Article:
Review of Instinct Album by Niki and the Dove

As if by way of some timely reminder, Loreen's 'Euphoria' via the Eurovision Song Contest has been re-affirming and cementing the long held popular opinion that Sweden and pop are a winning combination; inextricably bound and irreversibly inseparable. Like Ant & Dec, Rice & Peas or Death & Taxes, they have become a near unwavering constant capable of always delivering. Whilst Niki & The Dove may not fit the standard remit of polished, pretty and unashamedly positive pop that pervades the Euro airwaves, they nevertheless deliver up a fabulous mix of left of centre pop; skewed by attitude, influence and creativity, it is pop with a slanted and retrospectively funky electro twist. As musical cocktails go, this one washes down a treat.

Paisley Park is well and truly in the heart of Niki & The Dove as the mini Minnesotan wonder boy's magic seems to have been inadvertently woven through their debut album, 'Instinct', making for a very individual and tightly focused collection. The jagged, sliced notes of the arrangements, the drum machine beats and electro hooks set up a very 80s referenced framework on which Malin Dahlstrom lays her acute and angular vocal upon. From the get go of the latest single 'Tomorrow', the twelve track set is driven by pacey percussion and quirky keys. The upbeat tempo and almost operatic vocal arrangement is strangely reminiscent of Malcolm McLaren's take on Madam Butterfly. The reverse synth notes and frenetic interjections of last year's single 'The Drummer' follow on before the more cinematic, Moroder-mimicking 'In Our Eyes'. This is a track shot through with a sun drenched haze that uses a more layered back vocal, a funky bass line and a subdued disco dance floor beat almost as if it were homage to big hair and big mixes.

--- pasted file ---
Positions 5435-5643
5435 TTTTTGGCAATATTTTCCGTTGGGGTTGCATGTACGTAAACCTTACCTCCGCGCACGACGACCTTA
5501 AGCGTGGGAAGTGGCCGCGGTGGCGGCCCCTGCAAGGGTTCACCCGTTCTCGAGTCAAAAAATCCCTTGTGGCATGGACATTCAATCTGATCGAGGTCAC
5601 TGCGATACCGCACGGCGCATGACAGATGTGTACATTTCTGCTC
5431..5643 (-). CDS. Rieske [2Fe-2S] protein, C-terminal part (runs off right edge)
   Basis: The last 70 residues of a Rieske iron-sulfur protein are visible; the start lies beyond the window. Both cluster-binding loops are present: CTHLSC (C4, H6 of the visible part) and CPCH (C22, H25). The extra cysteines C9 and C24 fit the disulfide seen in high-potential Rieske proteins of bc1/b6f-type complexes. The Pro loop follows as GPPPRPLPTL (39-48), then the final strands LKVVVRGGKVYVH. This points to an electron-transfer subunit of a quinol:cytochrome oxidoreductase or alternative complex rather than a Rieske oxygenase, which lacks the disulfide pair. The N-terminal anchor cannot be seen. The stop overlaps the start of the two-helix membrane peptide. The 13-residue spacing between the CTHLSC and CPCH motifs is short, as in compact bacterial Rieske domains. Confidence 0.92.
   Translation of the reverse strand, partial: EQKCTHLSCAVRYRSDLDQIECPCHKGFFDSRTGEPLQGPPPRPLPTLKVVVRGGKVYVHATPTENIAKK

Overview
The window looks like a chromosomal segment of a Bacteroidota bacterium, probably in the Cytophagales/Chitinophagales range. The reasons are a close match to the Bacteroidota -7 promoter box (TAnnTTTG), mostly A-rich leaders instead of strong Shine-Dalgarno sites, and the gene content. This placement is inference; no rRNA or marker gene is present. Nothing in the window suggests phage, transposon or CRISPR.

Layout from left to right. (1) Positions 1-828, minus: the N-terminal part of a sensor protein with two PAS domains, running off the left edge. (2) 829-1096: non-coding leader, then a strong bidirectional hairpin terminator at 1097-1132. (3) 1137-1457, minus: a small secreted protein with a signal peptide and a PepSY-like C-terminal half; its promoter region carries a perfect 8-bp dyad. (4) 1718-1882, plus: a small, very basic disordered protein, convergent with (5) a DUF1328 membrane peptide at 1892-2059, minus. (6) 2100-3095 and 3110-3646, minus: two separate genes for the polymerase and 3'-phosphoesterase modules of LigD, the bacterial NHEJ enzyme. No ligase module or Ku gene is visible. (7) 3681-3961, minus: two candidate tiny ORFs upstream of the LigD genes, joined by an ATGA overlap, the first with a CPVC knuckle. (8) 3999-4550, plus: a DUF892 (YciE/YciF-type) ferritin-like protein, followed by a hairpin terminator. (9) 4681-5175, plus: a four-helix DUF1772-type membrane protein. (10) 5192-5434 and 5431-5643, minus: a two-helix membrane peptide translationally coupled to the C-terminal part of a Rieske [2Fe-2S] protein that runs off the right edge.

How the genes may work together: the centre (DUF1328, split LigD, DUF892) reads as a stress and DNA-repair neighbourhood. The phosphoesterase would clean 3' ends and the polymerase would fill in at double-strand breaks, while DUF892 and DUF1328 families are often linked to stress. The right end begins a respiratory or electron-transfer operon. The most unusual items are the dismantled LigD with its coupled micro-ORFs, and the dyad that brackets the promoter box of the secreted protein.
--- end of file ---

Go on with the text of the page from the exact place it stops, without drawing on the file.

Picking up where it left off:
Niki and the Dove Instinct Album

'The Gentle Roar' changes tack and gives rise to a 'newer' sound on the album. The electro bass beats and more multi-layered vocal create an essentially percussive track that sees Malin temper her voice to deliver a far softer and sometimes schizophrenic vocal. Whilst the track is not as immediate as its predecessors, it is more contemporary and begins to show why Niki & The Dove came in at #5 on the BBC's Sound Of 2012 poll. 'Mother Protect' continues in a similar vein before the slightly darker, sinister and often awkward notes of 'Last Night'.

The Raspberry Beret is donned once more on the soaring, swinging sound of 'Somebody'. A re-worked version of the band's original single from 2010 replete with fantastic tribal drumming, 'DJ Ease My Mind' makes for another fine inclusion before the playful and pensive penultimate notes of 'The Fox'. 'Under The Bridge' sees the band sign out with the pop panache of would be seasoned chart troublers. 'When we dance it takes me back...' Malin sings out as the hand claps and steel drums are interspersed with an array of instruments that flit in and out of a pulsating, pleasingly extended arrangement.

With 'Instinct', Niki & The Dove have shown how good and enjoyable pop can be. The whole album may be backward facing and strewn with retro references but it still manages to deliver a contemporary concoction of powerful and biting pop tunes that should be, but are probably slightly short of, becoming mainstream.

Andrew Lockwood.

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